The Klamath tribe of Native Americans, whose oral history describes their ancestors witnessing the collapse of Mount Mazama and the formation of Crater Lake, regard the lake as an "abode to the Great Spirit". Klamath oral history tells of a battle between the sky god Skell and the god of the underworld Llao (a prominent feature at Crater Lake is Llao Rock). Mount Mazama was destroyed in the battle, creating Crater Lake, called giiwas in the Klamath language. The Klamath people used Crater Lake in vision quests, which often involved climbing the caldera walls and other dangerous tasks. Those who were successful in such quests were often regarded as having more spiritual powers. The tribe still holds Crater Lake in high regard as a spiritual site.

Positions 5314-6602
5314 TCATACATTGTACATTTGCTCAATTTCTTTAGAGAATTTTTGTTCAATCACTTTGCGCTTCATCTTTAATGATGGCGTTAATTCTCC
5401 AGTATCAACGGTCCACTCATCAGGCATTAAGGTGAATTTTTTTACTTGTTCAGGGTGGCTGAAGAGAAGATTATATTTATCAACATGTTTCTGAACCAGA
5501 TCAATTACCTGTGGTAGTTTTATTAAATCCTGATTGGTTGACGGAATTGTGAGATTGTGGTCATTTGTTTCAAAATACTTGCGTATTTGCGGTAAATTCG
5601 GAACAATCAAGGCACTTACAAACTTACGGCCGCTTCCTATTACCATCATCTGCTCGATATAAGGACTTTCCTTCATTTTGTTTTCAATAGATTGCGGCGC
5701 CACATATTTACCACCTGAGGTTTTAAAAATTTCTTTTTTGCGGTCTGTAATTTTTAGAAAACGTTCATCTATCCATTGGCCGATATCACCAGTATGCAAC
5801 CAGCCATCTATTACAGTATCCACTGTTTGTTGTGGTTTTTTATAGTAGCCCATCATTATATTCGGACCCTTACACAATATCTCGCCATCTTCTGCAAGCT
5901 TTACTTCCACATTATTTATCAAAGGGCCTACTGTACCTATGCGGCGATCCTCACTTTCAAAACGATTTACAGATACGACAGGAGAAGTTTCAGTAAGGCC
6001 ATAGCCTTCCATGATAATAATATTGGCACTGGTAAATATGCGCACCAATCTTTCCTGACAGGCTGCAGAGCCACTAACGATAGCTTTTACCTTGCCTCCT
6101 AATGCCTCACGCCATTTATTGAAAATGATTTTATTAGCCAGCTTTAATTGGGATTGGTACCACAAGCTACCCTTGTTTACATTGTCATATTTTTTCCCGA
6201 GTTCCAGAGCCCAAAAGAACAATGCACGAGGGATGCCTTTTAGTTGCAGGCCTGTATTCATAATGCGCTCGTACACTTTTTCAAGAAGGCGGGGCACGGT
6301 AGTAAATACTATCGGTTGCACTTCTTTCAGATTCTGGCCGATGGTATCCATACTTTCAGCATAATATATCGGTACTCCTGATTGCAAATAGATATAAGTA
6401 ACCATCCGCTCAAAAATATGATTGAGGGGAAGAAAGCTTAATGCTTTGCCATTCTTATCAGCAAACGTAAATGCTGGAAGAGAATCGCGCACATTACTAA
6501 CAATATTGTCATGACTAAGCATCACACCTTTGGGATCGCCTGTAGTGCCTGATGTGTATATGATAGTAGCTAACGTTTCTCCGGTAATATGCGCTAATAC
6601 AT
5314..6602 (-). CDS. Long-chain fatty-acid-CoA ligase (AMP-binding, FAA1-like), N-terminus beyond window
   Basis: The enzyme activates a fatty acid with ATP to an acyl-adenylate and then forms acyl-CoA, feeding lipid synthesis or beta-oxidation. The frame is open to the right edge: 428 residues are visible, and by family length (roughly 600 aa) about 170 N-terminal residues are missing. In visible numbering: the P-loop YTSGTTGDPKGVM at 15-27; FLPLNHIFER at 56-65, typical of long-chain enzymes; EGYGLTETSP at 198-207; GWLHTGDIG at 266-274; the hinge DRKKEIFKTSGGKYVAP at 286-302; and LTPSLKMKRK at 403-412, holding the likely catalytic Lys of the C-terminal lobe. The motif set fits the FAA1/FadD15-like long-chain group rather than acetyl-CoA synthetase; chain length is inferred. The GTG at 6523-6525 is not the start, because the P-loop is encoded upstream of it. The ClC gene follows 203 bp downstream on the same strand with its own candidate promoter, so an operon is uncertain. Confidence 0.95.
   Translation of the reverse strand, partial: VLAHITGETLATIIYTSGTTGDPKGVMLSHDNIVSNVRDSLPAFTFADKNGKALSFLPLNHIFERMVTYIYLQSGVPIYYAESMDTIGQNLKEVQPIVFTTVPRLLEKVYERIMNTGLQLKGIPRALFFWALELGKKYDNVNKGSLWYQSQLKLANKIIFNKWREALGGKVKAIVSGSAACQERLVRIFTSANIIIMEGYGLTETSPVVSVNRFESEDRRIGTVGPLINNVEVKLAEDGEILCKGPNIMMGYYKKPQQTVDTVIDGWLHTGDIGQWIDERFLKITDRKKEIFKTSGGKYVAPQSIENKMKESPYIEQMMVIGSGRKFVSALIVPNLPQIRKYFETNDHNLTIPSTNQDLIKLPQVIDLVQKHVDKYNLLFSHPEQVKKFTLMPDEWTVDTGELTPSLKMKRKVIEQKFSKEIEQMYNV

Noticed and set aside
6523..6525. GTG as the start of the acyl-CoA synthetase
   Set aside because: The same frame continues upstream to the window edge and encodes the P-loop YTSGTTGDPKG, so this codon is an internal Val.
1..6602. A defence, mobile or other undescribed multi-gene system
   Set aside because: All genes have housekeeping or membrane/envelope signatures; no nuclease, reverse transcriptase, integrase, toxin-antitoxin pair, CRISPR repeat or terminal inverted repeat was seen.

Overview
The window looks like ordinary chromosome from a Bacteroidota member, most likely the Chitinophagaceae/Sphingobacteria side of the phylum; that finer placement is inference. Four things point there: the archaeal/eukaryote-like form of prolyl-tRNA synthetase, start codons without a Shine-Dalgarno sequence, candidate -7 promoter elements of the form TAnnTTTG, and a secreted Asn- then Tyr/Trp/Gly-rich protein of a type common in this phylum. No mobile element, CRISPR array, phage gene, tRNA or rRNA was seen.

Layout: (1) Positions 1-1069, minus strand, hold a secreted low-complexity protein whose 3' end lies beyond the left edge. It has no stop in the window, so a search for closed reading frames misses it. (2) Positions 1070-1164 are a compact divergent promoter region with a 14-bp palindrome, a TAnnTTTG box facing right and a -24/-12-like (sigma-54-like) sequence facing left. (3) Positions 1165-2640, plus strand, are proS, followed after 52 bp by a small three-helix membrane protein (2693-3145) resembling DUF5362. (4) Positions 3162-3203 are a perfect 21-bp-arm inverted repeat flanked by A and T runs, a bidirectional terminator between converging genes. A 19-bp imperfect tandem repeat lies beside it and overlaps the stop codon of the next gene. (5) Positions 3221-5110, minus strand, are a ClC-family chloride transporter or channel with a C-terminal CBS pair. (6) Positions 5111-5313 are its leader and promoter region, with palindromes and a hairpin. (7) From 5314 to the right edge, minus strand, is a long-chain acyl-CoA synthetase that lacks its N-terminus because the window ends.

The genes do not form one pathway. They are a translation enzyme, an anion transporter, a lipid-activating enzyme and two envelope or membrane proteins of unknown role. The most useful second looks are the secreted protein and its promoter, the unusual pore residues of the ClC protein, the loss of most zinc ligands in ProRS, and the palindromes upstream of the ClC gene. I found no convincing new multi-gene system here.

Swimming is permitted in Crater Lake, but the only way to safely and legally get to the shore is by following Cleetwood Cove trail. This 1.1-mile trail leads to the lake, and people can enter the water from there.  Other activities include fishing and a 2-hour boat tour around the lake provided by a Park Ranger from Crater Lake National Park. There are also many hiking trails and camp sites around the lake.
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- See further details in the prose and citations of #Dimensions and depth.
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#9 Crater Lake (1,943 feet [592 meters]), #8 Great Slave Lake (2,015 feet [614 meters])
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|Wikimedia Commons has media related to Crater Lake.|
- NPS: Crater Lake National Park
- Crater Lake Data Clearinghouse
- Oregon Institute of Technology: Crater Lake Digital Research Collection